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November 14, 2013
There have been 31 matches. Seven were decided in the last two overs and three others finished with a result margin of one or two runs. And now there are two teams left.
South Africa's domestic one-day title will go the way of either the Titans or the Cobras in a north-south derby that, if recent records are to be believed, will be closely contested. They've already played each twice in the tournament, the Cobras winning both matches, once by two runs and the second time in the final over.
"We've had two great battles already so whatever happens, I think we'll have another one on Friday," Rob Walter, the Titans coach, told ESPNcricinfo. "Of course, it would be nice to be on the right side of things if we do."
In his first season as a franchise coach, Walter has already had his fair share of nerves. After losing four of their first seven fixtures, the Titans seemed destined to end in the lower half of the table. They needed wins in their last three pool matches and pulled them off. Then, they needed a win against the team Walter described as the "best side in this competition", the Dolphins, in the play-off and pulled that off too.
In the process, they lost their captain Henry Davids to national duty, their senior-most player, Jacques Rudolph, to a broken hand and yet, still, three of their batsmen are in the top five run-scorers of the season.
Leading the list is Heino Kuhn, the wicketkeeper-batsman who has made five Twenty20 appearances for South Africa but has since been overlooked. He is followed by Davids, who won't be able to finish what he started because he is in the UAE with South Africa's T20 squad and another national discard, Farhaan Behardien. Walter believes all three are ready to stake a claim for regular places in the national team.
"We had discussions about developing their games to put them in positions where they could compete for places at international level," he said. "With Heino, it was about going from being a keeper who can bat to showing he is a high-quality batsmen. With Henry, it was about taking good starts with beautiful shots and then getting out to having the responsibility to bat deeper; and with Farhaan it was also about conversion."
Kuhn has handed the gloves to Mangaliso Mosehle and is focused on his role as an opening batsmen. He scored back-to-back hundreds in the last two matches to put the Titans in winning positions. Behardien, who Walters said "stands out as a leader", has taken over the captaincy in Davids' absence and blossomed under the burden. He has a century and two fifties so far and has been working on the things that saw him dropped from the South African side, such as his shot selection.
While moulding men who can turn out on the international stage, Walter has also had to concentrate on filling a trophy cabinet that remained empty last summer - a rare lack for the Titans. He has had Roelof van der Merwe to help in that mission. The left-arm spinner is the team's leading wicket-taker and fourth overall. "He knew he had to go from being a containing bowler to an attacking one," Walter said. He has taken nine wickets in the last four games as proof.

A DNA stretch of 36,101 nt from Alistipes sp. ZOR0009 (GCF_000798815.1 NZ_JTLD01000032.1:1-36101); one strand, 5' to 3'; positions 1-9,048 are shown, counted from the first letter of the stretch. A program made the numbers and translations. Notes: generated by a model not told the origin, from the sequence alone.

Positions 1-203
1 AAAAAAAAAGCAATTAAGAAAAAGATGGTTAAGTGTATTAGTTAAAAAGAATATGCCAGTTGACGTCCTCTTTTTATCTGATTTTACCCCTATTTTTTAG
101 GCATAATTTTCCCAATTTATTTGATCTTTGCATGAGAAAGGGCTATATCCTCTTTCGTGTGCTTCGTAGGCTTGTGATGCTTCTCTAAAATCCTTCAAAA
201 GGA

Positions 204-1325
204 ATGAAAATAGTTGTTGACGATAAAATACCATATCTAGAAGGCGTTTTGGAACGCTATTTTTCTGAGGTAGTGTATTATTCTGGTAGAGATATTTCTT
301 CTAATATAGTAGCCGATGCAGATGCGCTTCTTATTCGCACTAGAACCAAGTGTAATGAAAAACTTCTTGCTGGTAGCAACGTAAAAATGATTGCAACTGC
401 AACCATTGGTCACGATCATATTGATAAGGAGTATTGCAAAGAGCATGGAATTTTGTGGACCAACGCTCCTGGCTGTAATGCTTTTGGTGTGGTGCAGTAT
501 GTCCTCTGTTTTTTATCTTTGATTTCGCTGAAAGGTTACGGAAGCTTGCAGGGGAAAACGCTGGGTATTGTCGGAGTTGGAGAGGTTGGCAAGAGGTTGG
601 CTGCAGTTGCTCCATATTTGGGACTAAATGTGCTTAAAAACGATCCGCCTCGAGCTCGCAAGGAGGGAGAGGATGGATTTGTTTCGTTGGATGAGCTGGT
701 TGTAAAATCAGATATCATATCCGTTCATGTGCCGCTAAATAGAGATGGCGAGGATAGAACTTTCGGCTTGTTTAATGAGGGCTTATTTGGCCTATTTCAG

All that individual brilliance will come up against a Cobras unit that have played like a team. Only the veteran Charl Langeveldt, who is likely to recover from a hip injury to play the final, is among the top five bowlers in the competition while none of their batsmen feature on the corresponding list.
"It was never one individual getting us home. We've had performances spread all around," Paul Adams, Cobras coach, said. "And I think it's really shown in our fielding, where we've picked up a lot of run-outs. In pressure games, the younger guys have learned to step up and the more experienced ones have shown their quality."
Justin Ontong top-scored with 97 in their second win against the Titans, Langeveldt took four wickets at the death when they beat the Lions, Andrew Puttick scored a century against the Warriors to set up a win but it was up to the newer players like Dane Piedt and Lizaad Williams to bowl the Cobras to victory. Adams said tense situations like those helped ready the team for a final. "Guys are really focused now, they know what to expect."
This is the second successive season in which Cobras will feature in the one-day cup final. Last summer, they shared the trophy with the Lions, after two washouts. This time, the Lions finished bottom of the table while the Cobras have maintained their impressive run.
"The most important thing is to have a big crop of players to call on and then managing them well so they can pace themselves through the competition," Adams said when asked how he was able to continue that run. Those stocks will be added to with the inclusion of Vernon Philander and Robin Peterson for the final game.
Adams, who is in his second season in charge admitted "the nerves are always there" but said he does his job by "looking for ways to inspire people". And the ones he wants to influence ahead of the final are the fans.
Despite the high quality of cricket, stadiums have been starkly empty throughout the tournament. Matches on school-nights and late finishes are the main reasons for the dampened interest but with no New Year's Test at Newlands, Adams hopes people will go and watch their domestic team tussle it out on Friday.
Firdose Moonda is ESPNcricinfo's South Africa correspondentFeeds: Firdose Moonda
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